We’ve all witnessed how the rising popularity of all things green has brought an onslaught of greenwashing and misleading claims, especially among manufacturers touting their products. But according to a panel of experts presenting at the recent International Builders’ Show, both manufacturers and builders should use caution when marketing their products and services as “green,” especially as government officials and consumers are starting to take action against exaggerated and false claims.

Patrick Perrone of law firm K&L Gates in Newark, N.J., said lawsuits based on green marketing typically come from three areas: the Federal Trade Commission (FTC); a consumer who is not satisfied that a product meets its claims and sues for breach of contract; or a competitor who accuses another company of false advertising.

“Anyone involved in marketing green products or buildings should be familiar with the FTC’s ‘Green Guides,’” advised Perrone. The government agency uses the recently released guidelines to determine if marketers are engaging in false advertising, but it is also a helpful tool for pros to understand how to properly promote green products and homes. The FTC also evaluates marketing by looking at it from the buyers’ point of view: What would a consumer reasonably believe your advertising claims mean?

In addition to advising green building professionals to consult the “Green Guides,” Perrone offered the following recommendations to ensure that your green messages aren’t misleading:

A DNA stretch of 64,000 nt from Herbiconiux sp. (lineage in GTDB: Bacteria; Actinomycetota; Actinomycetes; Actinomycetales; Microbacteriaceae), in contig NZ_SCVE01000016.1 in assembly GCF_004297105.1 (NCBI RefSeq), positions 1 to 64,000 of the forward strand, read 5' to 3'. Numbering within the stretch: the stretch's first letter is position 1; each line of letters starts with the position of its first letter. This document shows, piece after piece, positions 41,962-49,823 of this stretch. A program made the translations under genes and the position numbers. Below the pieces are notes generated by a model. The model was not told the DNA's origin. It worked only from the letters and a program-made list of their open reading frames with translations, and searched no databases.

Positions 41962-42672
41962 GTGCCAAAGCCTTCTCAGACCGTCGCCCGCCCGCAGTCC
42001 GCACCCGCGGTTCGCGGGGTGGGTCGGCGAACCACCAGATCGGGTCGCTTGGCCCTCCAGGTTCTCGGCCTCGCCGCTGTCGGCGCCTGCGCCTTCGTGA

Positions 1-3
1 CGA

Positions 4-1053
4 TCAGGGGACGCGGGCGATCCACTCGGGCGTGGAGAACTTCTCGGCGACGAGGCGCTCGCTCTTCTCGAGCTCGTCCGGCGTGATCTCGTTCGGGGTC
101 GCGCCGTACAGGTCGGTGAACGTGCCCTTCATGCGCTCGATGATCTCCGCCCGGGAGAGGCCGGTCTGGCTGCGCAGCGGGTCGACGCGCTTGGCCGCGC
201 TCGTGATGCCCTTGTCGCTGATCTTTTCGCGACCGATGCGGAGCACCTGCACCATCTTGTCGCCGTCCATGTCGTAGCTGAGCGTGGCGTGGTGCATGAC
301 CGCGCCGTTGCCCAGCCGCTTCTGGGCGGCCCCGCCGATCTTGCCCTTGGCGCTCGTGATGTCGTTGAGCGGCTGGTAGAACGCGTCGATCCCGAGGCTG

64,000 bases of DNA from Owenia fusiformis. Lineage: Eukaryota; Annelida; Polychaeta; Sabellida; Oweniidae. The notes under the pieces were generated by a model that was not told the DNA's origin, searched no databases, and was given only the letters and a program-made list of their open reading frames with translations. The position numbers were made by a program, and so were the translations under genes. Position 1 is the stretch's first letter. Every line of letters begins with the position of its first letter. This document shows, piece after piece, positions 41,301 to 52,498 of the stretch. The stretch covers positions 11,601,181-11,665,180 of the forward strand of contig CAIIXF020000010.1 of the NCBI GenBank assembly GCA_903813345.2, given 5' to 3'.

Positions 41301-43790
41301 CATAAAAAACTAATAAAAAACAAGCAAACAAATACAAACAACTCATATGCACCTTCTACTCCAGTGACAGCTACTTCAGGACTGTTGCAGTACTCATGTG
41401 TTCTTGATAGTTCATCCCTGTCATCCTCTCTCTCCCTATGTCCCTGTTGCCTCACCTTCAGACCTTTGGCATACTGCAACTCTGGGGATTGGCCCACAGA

1. Substantiate all green claims with comparable and reliable evidence. “If you can’t prove it’s true, then you shouldn’t be making those claims,” Perrone advised. Consumer health and safety is particularly hard to prove. Reference reputable third-party certifications.

2. Environmental claims should be specific. For example, for a green product, does the claim refer to the product, the packaging, or both?

3. Avoid broad and vague environmental claims such as “environmentally friendly” or “healthy.” Ask yourself, what does it really mean? Avoid these types of descriptions unless you qualify them, such as “This product/home is environmentally friendly because ...”

4. Don’t make comparative environmental claims without identifying the basis of the comparison.

5. Don’t make “exaggerated feature” claims or overstate the attributes or benefits. This includes over-hyping the green attributes of the product while ignoring the “eco-negatives.”

For additional counsel, there are a growing number of legal experts focusing on and specializing in environmental marketing claims.

No matter what, don’t assume that you’re immune from scrutiny if you’re simply passing on others’ marketing information—keep the guidelines in mind not only for the homes you sell, but for the green products you specify. Research manufacturers’ claims and ensure they also are following guidelines for third-party certification and substantiation.

“You as the builder are the first target,” Perrone warned.